News State Queensland Women’s World Cup bid to aid Brisbane push for boutique stadium

Women’s World Cup bid to aid Brisbane push for boutique stadium

AAMI Park, Melbourne
Melbourne’s AAMI Park is used for soccer, rugby league, rugby union and concerts. Photo: Getty
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Australia’s bid to host the 2023 Women’s World Cup could include a long-awaited solution to Brisbane’s rectangular stadium shortage.

A $4 million funding boost from the federal government confirmed on Tuesday means Football Federation Australia is now full steam ahead in its pursuit of the hosting rights for the women’s football showpiece.

Brisbane Roar managing director David Pourre believes the opportunity is ripe to ensure the bid leaves behind a legacy in the form of a boutique stadium for men’s and women’s football if successful – an idea with tentative FFA support.

A-League chief Greg O’Rourke said this week it was clear some teams were playing in stadia that were “too big” for them, with Roar – which has an average attendance of 8993 this season in the 52,500-seat Suncorp Stadium – a perfect example.

The problem is there are no alternatives in Brisbane.

Ballymore Stadium is old and decaying and would need significant investment to bring the 18,000-seat arena up to standard for A-League and W-League matches, while a rebuild of Perry Park has been discussed in previous years.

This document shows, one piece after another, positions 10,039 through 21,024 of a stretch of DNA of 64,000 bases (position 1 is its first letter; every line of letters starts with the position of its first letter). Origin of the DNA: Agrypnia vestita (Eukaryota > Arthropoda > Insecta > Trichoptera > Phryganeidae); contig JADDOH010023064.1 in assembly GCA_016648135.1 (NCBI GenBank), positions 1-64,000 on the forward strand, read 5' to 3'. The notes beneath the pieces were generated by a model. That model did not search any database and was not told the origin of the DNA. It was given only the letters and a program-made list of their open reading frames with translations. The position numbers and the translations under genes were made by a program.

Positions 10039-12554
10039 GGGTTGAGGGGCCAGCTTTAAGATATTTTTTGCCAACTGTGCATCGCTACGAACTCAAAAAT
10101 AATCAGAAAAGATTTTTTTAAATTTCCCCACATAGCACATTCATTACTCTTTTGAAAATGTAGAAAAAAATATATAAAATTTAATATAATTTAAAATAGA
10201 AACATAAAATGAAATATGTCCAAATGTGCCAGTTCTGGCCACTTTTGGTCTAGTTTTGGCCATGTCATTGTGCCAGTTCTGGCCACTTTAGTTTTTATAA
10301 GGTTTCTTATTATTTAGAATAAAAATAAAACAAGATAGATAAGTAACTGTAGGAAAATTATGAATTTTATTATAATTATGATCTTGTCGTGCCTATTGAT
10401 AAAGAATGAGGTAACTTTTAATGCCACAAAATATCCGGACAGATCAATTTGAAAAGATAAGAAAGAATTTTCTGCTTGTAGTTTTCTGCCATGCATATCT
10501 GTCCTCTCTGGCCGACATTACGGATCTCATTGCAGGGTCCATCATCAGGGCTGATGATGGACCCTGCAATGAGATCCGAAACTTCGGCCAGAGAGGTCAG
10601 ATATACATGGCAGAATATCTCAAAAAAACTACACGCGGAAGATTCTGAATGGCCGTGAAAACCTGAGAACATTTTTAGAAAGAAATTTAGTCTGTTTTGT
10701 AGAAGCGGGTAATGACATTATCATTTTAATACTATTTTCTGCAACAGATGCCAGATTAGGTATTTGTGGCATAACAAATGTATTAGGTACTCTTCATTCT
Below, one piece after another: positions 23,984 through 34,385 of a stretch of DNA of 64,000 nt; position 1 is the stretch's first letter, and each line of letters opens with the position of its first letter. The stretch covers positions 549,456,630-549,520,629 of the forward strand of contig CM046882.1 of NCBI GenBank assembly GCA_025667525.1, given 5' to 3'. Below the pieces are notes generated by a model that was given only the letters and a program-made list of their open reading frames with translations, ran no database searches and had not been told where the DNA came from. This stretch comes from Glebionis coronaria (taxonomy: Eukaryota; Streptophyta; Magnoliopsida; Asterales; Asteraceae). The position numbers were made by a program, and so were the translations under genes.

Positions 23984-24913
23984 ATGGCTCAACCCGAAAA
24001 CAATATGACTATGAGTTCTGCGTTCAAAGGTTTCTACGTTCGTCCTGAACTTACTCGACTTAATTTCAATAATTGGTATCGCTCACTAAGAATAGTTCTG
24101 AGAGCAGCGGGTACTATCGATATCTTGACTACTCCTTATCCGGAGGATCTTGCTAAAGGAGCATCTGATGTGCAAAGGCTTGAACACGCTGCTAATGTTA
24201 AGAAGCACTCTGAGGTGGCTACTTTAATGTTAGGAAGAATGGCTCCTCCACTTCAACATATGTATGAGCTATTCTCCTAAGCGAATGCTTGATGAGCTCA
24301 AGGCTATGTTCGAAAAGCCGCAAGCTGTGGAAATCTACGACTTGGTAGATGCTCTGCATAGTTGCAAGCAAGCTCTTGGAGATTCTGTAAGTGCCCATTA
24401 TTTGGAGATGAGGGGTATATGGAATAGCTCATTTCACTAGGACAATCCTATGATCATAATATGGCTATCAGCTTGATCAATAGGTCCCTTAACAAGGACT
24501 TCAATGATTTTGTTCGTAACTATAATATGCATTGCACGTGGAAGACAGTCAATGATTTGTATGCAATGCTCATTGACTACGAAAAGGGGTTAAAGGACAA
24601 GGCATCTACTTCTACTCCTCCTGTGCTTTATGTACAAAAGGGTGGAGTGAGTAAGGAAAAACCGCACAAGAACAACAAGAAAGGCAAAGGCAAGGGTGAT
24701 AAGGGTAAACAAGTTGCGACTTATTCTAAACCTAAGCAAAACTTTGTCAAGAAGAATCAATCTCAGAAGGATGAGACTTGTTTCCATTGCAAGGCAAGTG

Suncorp, previously known as Lang Park, would almost certainly be included in any Women’s World Cup bid but would likely be oversized for most games.

There is also barely any room in the stadium’s event calendar to host a second Brisbane team, with A-League expansion likely in the 2019-20 season.

Other sports, such as rugby league and rugby union, could also make regular use of a smaller rectangular ground.

An FFA spokesperson said: “FFA believes a boutique rectangular stadium in Brisbane would be of great benefit to the city and to football and a great asset within the context of a FIFA Women’s World Cup in 2023 should Australia be successful in winning the bid.”

Pourre said it was imperative FFA sat down with the Queensland government to find a way to make it happen.

“Suncorp is a fantastic venue. But with the women’s World Cup fast approaching, now is the time to improve infrastructure for football in Queensland, which has never really happened at all, and get something purpose-built to complement Suncorp,” Pourre said.

“They have it in Sydney, in Melbourne – we don’t want to be left behind.

“We would help out in any which way we can to support this becoming a reality.”

-AAP